My lilac (Syringa) is in terrible shape this year. What can I do to save it at the end of the season?


This is unfortunately common as lilacs mature. The soil around the roots becomes compacted making dry summer conditions even worse and the branch structure becomes congested, holding in humidity that promotes fungal disease. Luckily, it is usually possible to remedy both of these situations.

Normal annual pruning of a lilac involves cutting out some of the older stems from the base of the plant every year immediately after blooming. That keeps the plant vigorous and uncongested. It is too late to do that in the fall without losing flowers and risking loss of tender new growth. You can, however, work on improving the soil now and then make a more drastic, rejuvenation pruning in the late winter/ early spring. 

To rejuvenate an older, overgrown lilac, you have two options. The drastic measure is to cut the entire shrub back to eight inches from the ground in late winter (February/March). The lilac will resprout in the first year. Thin out sprouts to form a good structure.  It will take the lilac two to three years to regain some of its former glory and to flower. The more cautious approach is to cut out ⅓ of the old wood of the plant every year for three years. Thin out older wood to create good circulation and an open structure. Shorten any large branches that are drooping or top-heavy by cutting back to a strong side-shoot.  This gradual renovation pruning can take place either in late winter or immediately after flowering.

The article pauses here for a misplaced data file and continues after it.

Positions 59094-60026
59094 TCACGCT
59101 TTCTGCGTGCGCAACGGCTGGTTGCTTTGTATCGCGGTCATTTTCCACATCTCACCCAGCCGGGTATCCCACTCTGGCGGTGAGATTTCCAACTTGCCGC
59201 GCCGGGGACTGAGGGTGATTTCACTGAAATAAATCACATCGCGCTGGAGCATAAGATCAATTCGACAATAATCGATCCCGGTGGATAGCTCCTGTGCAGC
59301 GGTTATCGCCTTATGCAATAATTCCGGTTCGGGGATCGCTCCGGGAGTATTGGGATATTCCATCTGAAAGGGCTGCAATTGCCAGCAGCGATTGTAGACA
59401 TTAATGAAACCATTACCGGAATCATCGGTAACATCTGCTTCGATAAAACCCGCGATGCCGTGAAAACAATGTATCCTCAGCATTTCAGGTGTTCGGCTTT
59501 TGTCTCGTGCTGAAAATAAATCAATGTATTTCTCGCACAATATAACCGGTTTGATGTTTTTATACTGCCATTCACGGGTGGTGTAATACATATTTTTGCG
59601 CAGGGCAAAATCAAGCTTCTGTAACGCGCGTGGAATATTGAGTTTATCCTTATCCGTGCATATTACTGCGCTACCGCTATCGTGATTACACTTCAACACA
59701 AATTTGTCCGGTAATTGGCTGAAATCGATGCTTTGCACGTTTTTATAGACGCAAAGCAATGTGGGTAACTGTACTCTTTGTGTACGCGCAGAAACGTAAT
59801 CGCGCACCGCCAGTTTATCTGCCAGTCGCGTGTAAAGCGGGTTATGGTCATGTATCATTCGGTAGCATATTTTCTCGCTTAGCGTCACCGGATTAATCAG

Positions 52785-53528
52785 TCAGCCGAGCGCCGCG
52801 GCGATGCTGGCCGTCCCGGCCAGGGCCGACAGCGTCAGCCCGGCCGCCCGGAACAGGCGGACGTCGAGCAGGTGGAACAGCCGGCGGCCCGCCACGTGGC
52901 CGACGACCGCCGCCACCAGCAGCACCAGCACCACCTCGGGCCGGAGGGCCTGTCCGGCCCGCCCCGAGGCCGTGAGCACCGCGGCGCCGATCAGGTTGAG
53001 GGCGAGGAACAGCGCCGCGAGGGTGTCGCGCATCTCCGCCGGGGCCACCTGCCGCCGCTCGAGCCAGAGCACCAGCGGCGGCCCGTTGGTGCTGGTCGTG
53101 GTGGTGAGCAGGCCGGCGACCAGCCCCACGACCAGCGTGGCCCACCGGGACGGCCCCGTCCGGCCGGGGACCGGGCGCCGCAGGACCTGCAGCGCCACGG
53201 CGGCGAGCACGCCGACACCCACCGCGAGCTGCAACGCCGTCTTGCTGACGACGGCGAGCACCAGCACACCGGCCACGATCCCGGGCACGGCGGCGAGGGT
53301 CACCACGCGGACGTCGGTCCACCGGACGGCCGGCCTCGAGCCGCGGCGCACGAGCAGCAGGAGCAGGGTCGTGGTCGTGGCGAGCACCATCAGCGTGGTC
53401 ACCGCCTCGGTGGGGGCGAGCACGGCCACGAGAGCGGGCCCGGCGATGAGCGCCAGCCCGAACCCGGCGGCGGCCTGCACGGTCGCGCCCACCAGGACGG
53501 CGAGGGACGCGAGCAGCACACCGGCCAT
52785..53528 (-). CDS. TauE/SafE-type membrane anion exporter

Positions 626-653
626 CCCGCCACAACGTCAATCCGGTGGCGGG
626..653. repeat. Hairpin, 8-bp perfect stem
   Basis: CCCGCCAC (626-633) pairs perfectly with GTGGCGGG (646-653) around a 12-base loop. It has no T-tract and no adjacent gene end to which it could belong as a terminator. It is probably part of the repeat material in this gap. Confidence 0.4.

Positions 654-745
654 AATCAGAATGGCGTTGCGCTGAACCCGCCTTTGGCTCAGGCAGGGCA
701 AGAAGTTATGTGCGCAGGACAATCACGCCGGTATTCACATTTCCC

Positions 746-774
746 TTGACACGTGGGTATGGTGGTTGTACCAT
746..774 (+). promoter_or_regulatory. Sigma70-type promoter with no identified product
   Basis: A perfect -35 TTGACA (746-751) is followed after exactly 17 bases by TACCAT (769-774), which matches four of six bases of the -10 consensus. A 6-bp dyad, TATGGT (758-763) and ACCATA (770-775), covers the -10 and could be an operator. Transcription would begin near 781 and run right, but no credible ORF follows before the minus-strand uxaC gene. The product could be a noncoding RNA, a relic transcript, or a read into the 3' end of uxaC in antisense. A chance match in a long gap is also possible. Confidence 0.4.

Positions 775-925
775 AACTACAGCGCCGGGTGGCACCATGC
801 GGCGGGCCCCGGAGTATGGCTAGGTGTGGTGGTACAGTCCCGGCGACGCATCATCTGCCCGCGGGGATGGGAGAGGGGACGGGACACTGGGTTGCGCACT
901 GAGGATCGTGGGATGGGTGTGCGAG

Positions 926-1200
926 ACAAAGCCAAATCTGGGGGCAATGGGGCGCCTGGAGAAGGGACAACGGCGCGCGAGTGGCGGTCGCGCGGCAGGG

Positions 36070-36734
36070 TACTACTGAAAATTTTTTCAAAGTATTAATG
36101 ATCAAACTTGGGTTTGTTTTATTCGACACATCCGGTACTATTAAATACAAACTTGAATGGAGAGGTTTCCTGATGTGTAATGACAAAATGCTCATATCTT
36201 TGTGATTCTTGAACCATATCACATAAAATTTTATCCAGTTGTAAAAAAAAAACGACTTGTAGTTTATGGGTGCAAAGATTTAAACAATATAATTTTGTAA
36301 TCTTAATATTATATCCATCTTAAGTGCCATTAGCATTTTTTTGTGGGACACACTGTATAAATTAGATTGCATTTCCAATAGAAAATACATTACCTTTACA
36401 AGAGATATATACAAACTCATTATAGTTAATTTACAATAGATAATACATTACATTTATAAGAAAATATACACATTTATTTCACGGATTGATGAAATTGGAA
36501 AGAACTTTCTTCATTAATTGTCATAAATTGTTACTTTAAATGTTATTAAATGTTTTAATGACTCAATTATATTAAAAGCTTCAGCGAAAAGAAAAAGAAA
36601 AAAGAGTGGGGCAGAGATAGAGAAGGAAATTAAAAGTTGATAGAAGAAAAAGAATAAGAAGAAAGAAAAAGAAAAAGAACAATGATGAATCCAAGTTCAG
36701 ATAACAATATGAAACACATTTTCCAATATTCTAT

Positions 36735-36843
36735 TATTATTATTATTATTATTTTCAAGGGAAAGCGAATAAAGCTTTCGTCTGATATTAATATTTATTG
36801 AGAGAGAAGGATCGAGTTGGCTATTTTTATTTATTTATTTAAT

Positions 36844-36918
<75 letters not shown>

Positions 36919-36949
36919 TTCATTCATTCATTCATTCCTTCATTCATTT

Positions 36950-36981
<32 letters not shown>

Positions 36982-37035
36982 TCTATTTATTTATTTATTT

To improve soil conditions now, gently break up the surface soil around the shrub going out to beyond its full reach by about a foot. Remove any grass or other plants that grow in that zone. Then add some good quality organic compost 2 inches deep around the base of the plant. In the spring, feed the plant once with a balanced organic fertilizer. Take care to keep any lawn fertilizer from getting on the roots of this plant - it can keep the lilac from flowering. If there are other plants that have grown larger next to or above the lilac and now crowd the plant, prune them back too so that there is full sun and excellent air circulation around your lilac to reduce the likelihood of fungal disease. 

Next season, you can add more organic compost to the base of the plant in the spring and then give it supplemental water any week that there is less than an inch of rain. Lilacs are not especially affected by drought but when it gets really dry, we need to step in and help.

Courtesy of NYBG Plant Information Service

  • Last Updated Nov 25, 2022
  • Views 6
  • Answered By Leslie Coleman

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